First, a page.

Back to Where We Started
What a disturbing time this is for our country. After twenty years of fighting terrorism in Afghanistan and throughout the middle east, it feels like we’re back to where we started, all of our attempts at “nation building” having failed miserably. Despite many false illusions of progress fostered by four American administrations, including the ridiculous fantasy that the Afghan government and its military could stand alone, now we’re hearing about new terrorist organizations like ISIS-K and even the return of al-Kaeda. In the meantime, countries like Russia, China and Pakistan happily lend their support to our terrorist enemies and appear unlikely to change their behavior. Some experts even say we may have to “go back in” to deal with the renewed terrorist threat that now looms amidst the chaos. Afghanistan may not always be the “graveyard of empires,” but it’s certainly become the graveyard of far too many American soldiers, including those killed this past week at the Kabul airport defending our evacuation.
I’m sorry if I’m repeating myself, but the degree to which President Biden — along with the intelligence community, the State Department, and all the top military brass at the Pentagon — misjudged the situation in Afghanistan is breathtaking. How could the “intelligence” the president received have been so wrong? And even if the immediate fall of the Afghan government and its military wasn’t anticipated, mightn’t they have had a contingency plan in the ready? Maybe former President Trump’s misguided deal with the Taliban was a recipe for disaster (The “Art of the Deal” in action!), but competent people should have been able to mitigate that disaster far more effectively.
Afghanistan Became a Rich Man’s “Nation Building” and a Poor Man’s fight.
The “war on terror” has become the latest version of “a rich man’s war and a poor man’s fight,” the saying that became popular among Confederate soldiers back in my day, only now it’s a rich man’s “nation building” and a poor man’s multiple tours of duty. Americans like to think World War II was a “good war,” one we had no choice but to fight (the Japanese attacked Pearl Harbor) and save the world from fascism in the process (we ended the Holocaust and liberated the concentration camps). Some view the “war on terror” in a similar light, but remember, we had a draft during World War II and now we don’t. The war on terror may be necessary and justifiable (Lord knows there’s a lot I could say about that!), but unless we reinstitute the draft, fighting terrorism via nation building still creates a military class fighting to protect the interests of the top 1%. I’m extremely sympathetic with American veterans, and especially Gold Star families, who now feel their sacrifice in Afghanistan was in vain, but surely sacrificing American blood and treasure in perpetuity isn’t the answer.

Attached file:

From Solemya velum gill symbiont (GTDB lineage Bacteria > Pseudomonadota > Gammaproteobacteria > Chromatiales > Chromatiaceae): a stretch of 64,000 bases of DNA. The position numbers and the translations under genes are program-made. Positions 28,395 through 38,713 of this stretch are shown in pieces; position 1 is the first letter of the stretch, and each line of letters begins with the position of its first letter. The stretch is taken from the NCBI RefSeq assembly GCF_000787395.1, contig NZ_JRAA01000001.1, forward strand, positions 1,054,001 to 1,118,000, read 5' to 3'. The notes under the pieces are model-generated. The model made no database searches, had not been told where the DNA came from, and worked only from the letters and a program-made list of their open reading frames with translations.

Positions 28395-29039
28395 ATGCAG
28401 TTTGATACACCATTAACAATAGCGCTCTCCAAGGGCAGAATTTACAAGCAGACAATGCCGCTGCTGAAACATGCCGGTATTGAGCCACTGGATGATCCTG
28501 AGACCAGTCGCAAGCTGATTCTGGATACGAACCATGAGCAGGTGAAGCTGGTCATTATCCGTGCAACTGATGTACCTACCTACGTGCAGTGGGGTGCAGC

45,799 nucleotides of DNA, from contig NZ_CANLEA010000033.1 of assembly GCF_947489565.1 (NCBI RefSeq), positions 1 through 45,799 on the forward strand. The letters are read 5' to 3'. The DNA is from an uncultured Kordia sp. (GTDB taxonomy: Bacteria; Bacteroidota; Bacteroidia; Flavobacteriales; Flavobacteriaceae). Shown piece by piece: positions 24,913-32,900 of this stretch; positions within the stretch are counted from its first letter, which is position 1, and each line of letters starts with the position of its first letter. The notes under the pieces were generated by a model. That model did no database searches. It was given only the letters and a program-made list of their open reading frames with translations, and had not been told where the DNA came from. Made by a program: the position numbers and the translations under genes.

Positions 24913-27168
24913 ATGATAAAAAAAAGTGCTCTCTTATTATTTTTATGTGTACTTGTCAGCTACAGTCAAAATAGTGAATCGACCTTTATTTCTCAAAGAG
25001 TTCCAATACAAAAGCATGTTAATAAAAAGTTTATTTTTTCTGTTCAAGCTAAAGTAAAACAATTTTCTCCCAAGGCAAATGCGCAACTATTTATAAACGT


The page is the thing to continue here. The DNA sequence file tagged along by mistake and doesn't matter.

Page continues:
As a white man who fought for a rich white man’s terrible cause — the perpetuation of slavery in the American South — I feel especially qualified to criticize white men’s failings, which usually keeps me very busy. But watching American soldiers (both men AND women, some white but others of color) behaving so valiantly to help get their fellow Americans, as well as Afghan SIVs and other allies, out of Kabul has reminded me of all that is good about America, that indeed, as Abraham Lincoln so eloquently put it, our country may be “the last best hope of earth.” What those young soldiers did, including sacrificing their lives to save Afghan children, was truly heroic, and their loss is a tragedy this humble spirit can barely endure.
I was called a “hero,” I was even dubbed the “gallant Pelham,” but I’m the first to admit I was no hero. The men I killed, those mowed down by my cannon fire, were fighting to free the slaves, and thus unquestionably the real heroes of that terrible war.